Plastics News staff reporter Frank Esposito reported the following items from Performance Elastomers & TPEs 2001, held May 14-15 in Cleveland.
Big Three automaker increases use of TPV
Big Three automaker General Motors expects to use thermoplastic vulcanizates in 60 vehicle closures-sealing parts for its vehicles by 2010.
TPV usage in parts such as glass run channels and belt strips ``is in its infancy, but is progressing rapidly,'' said Denise Baker, GM's commodity manager for rubber.
TPVs can offer 20 percent reduction in mass, as well as design advantages and recyclability when compared to ethylene propylene diene monomer rubber, which currently dominates sealing applications, according to GM staff project engineer Imad Bazzi.
A majority of GM's Tier 1 suppliers have programs underway to add TPV technology, but some have done so reluctantly because of their familiarity with EPDM and because of the capital investment required to make the switch, Baker added.
GM engineers later this year will submit a list to company management of other automotive parts that could be switched to TPV or other thermoplastic elastomers.
PolyOne's unit offers PE/silicon for rollers
PolyOne Corp.'s Chase Elastomer unit has introduced a chlorosulfonated polyethylene/ silicon blend for industrial rollers and plans to unveil a new ultrahigh molecular weight PE compound for that market next year.
The PE/silicon rollers are more affordable than conventional ceramic ones and offer improved dielectric strength vs. straight chlorosulfonated PE, Chase Elastomer technical director John Moore said.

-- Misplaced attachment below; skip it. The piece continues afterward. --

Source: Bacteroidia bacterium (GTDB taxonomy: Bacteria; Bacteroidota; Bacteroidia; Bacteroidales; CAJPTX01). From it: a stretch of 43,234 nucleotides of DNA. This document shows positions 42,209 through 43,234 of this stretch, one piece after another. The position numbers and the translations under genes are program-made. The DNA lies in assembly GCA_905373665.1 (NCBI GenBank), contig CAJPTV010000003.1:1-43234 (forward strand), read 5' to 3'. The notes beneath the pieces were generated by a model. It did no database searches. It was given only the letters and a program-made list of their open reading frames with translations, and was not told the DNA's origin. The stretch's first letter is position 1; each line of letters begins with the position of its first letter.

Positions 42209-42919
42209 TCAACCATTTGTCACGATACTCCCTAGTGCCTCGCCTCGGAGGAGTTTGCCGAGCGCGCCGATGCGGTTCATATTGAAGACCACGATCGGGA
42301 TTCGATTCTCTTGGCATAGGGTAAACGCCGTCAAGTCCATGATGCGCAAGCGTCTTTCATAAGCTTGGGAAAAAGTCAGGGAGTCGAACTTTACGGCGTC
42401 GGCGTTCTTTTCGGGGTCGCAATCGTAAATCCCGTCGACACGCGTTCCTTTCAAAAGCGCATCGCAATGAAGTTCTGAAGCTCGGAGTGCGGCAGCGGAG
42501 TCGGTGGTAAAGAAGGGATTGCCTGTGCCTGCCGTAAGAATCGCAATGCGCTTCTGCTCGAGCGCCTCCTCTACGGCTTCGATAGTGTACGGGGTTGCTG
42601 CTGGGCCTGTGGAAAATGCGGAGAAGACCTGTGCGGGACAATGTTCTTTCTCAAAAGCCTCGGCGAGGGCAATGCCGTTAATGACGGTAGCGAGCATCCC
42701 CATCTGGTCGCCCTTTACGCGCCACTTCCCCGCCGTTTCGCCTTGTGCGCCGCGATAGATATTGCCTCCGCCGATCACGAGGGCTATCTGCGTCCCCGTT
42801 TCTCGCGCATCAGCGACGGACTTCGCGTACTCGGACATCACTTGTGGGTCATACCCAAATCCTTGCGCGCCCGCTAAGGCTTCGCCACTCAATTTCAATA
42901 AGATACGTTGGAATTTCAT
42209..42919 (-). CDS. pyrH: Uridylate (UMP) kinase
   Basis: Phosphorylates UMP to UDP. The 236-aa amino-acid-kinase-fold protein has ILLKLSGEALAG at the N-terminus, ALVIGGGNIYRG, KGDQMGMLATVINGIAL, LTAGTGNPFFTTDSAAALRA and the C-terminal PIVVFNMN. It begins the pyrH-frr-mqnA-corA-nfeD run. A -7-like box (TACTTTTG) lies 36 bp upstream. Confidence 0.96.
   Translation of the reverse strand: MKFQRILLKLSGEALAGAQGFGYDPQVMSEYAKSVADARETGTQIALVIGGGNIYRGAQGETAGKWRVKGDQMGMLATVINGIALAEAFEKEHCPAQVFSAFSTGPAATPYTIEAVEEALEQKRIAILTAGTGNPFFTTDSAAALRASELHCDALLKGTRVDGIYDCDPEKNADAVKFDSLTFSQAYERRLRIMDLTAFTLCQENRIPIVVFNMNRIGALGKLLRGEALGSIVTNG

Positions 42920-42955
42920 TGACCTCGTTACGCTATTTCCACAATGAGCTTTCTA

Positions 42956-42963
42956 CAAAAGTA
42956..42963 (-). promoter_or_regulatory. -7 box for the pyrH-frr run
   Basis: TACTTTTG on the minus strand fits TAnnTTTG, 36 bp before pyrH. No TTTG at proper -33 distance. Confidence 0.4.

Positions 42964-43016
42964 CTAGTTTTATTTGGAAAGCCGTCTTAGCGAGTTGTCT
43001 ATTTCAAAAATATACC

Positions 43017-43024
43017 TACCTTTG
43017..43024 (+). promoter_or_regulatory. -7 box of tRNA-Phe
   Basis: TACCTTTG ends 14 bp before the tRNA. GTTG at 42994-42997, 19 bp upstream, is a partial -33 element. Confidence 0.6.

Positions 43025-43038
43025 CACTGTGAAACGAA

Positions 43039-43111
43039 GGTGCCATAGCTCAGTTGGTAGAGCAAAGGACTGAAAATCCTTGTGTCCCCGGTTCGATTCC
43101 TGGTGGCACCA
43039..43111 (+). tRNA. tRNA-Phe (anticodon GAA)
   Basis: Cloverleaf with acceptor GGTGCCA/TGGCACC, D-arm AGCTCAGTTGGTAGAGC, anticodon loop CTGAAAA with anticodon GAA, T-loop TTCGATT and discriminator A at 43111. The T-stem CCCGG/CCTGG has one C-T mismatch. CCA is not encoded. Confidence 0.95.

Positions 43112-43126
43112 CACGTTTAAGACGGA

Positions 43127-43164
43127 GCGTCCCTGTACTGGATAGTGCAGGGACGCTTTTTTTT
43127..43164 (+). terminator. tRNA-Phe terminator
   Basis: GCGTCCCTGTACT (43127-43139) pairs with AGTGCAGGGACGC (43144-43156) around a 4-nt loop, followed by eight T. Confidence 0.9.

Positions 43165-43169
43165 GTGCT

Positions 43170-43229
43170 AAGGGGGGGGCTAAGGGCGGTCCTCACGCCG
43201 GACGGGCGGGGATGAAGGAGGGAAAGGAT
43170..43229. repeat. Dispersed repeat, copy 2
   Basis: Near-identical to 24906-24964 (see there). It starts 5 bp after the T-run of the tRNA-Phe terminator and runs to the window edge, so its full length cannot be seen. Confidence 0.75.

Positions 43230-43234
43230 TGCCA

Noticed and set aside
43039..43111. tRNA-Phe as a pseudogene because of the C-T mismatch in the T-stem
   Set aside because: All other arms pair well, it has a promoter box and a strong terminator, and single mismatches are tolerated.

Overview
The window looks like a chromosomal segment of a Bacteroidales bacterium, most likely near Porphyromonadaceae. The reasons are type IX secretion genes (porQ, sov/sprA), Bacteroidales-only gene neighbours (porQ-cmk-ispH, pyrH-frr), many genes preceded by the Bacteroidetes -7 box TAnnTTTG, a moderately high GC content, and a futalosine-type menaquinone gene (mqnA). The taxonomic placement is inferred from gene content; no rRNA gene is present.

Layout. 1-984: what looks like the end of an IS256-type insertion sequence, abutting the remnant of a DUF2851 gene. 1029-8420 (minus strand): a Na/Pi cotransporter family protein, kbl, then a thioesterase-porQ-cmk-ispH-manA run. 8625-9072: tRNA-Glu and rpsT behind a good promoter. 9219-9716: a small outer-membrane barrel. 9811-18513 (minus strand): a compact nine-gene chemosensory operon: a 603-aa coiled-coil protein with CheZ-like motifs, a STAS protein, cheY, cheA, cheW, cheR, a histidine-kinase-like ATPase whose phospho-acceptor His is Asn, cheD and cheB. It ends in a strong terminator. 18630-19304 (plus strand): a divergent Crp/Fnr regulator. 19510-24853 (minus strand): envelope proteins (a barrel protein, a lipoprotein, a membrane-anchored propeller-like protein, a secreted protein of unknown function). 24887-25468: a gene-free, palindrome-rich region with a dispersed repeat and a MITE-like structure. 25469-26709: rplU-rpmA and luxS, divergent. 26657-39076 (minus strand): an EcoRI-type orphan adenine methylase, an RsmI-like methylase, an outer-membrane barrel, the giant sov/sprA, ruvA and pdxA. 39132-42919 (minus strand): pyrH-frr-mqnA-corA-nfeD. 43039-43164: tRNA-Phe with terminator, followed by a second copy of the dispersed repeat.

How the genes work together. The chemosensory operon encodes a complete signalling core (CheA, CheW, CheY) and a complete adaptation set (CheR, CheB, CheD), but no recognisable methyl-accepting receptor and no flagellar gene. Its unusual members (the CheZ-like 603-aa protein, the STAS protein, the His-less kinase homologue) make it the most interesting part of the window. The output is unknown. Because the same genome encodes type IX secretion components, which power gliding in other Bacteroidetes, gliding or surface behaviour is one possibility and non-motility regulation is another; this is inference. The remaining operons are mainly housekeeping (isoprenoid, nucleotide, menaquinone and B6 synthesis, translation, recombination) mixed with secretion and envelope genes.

The UHMW-PE compound will be targeted at rollers used in advanced metal processing, Moore added.
Kennedale, Texas-based Chase was founded in 1983 and acquired by PolyOne forerunner M.A. Hanna Co. in 1996. The company produces elastomeric compounds, including those used in rollers for plastic film, foil and paper production.
Skydex Cushioning using Dow-brand TPU
Skydex Cushioning Technologies is using Dow Chemical Co.'s Pellethane-brand thermoplastic polyurethane in products ranging from bike helmets to playground surfaces.
Englewood, Col.-based Skydex has licensed its technology to Nike Inc. for use in footwear and is working on surfacing and seating products, in addition to helmets for football, skiing, snowboarding, motorsports, hockey and biking, according to applications engineer Mark Massman.
Skydex has worked with Dow to streamline Pellethane for its applications, which use cushioning made through a twin-sheet thermoforming process. Its playground surfacing, for example, has passed safety tests at temperatures ranging from 30°-120° F.
Other applications on the horizon for Skydex include automotive interiors, body protective gear and anti-fatigue surfacing for workers who are on their feet for prolonged amounts of time.
Freudenberg-NOK develops new TPV
Automotive seal and gasket maker Freudenberg-NOK has created a new fluorinated thermoplastic vulcanizate but hasn't yet decided how it will use the material.
Freudenberg-NOK researchers in Plymouth, Mich., based the new material on fluorinated terpolymers and an unspecified thermoplastic, rather than on the polypropylene/EPDM combinations that previously have been used in TPVs, staff chemist Craig Chmielewski said.
The new fluorinated TPV offers good thermal resistance and excellent fluids resistance and can be injection molded and extruded. It can withstand continued exposure of temperatures up to 302Ã¸ F and does not require post-curing, which would provide a significant cost advantage over other materials used in seals and gaskets.
Since Freudenberg-NOK is not a materials supplier, it would have to build its own facility or contract with a TPE maker to produce the new material for commercial applications.